Platelet substitutes and novel platelet products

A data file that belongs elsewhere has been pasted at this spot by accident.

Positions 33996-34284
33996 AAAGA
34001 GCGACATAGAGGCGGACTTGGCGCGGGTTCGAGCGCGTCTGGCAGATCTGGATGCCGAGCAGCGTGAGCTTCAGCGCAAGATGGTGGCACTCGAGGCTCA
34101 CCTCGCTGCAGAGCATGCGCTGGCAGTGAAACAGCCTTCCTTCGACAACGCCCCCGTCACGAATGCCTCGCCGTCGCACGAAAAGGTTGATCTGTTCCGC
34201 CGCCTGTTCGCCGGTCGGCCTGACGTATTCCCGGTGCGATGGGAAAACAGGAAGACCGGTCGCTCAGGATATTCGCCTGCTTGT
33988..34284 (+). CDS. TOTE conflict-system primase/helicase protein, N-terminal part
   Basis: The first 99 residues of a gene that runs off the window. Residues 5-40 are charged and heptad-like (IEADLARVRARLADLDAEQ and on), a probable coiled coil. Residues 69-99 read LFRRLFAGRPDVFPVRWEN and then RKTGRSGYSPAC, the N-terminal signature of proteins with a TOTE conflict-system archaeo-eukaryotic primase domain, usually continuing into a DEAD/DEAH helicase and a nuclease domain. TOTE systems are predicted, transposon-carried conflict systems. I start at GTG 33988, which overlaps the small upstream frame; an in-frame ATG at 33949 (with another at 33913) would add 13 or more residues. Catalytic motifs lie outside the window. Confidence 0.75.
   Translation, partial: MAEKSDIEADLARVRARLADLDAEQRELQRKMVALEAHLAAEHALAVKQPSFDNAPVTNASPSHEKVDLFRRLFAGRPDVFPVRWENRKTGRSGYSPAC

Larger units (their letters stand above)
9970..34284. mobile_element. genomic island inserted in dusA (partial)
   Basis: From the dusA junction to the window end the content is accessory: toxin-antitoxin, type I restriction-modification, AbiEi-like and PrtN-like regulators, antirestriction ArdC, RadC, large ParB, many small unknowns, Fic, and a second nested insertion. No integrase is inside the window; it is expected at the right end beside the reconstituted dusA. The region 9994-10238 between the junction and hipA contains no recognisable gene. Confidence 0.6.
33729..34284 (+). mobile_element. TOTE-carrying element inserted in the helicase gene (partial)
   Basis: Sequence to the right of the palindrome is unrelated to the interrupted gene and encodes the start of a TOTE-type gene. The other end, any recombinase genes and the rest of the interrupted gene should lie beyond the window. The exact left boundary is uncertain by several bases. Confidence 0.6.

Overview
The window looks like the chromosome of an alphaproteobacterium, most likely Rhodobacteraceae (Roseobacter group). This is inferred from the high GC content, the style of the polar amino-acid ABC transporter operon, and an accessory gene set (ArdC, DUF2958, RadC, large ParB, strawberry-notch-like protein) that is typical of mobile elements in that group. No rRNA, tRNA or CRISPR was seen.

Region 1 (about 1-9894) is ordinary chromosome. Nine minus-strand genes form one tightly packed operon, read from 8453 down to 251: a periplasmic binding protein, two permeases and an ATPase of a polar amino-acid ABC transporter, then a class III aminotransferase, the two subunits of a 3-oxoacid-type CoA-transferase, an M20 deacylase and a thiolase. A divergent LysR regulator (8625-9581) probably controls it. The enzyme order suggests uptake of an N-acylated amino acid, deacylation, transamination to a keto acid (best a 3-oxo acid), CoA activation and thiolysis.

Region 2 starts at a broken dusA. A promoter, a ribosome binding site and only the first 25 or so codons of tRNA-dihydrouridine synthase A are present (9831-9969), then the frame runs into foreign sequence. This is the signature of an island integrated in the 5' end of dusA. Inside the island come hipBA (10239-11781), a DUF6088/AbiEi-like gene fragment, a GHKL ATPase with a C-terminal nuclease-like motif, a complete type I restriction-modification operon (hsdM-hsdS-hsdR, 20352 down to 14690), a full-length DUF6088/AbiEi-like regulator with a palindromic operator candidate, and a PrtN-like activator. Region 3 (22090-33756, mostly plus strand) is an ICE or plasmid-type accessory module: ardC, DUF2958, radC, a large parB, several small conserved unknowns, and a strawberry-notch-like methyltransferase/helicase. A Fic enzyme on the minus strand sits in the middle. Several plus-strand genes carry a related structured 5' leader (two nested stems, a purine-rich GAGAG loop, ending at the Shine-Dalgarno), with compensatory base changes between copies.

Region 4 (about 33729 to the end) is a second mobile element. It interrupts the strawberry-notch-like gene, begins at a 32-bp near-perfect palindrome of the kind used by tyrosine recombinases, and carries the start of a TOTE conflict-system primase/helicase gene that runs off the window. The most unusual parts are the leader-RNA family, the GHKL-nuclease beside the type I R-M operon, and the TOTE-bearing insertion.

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Despite many advances in the safety, processing and storage of conventional 22 degrees C liquid-stored allogeneic platelet concentrates, there are still significant drawbacks to standard platelet concentrates used in transfusions for patients with thrombocytopenia. Efforts to overcome these shortcomings have been undertaken in both academic and commercial settings, resulting in an array of novel platelet products and substitutes that are currently at various stages of development. This review summarises the recent developments in lyophilised platelets, infusible platelet membranes (IPM), red cells bearing arginine-glycine-aspartic acid (RGD) ligands, fibrinogen-coated albumin microcapsules and liposome-based agents as putative alternatives to conventional transfusions involving allogeneic platelet concentrates. These various products are designed to replace the use of allogeneic donor platelets with modified or artificial platelets, to augment the function of existing platelets and/or provide a procoagulant material capable of achieving primary haemostasis in patients with thrombocytopenia. Preclinical studies have been encouraging for several of these platelet substitutes and novel platelet products, however, to date, only a few of these products have entered human trials. With the ongoing development of these diverse products, properties necessary for haemostatic effectiveness will become apparent. Safety and efficacy, however, must be demonstrated in preclinical and Phase I - III clinical trials, before these novel agents can be used clinically for patients with thrombocytopenia.
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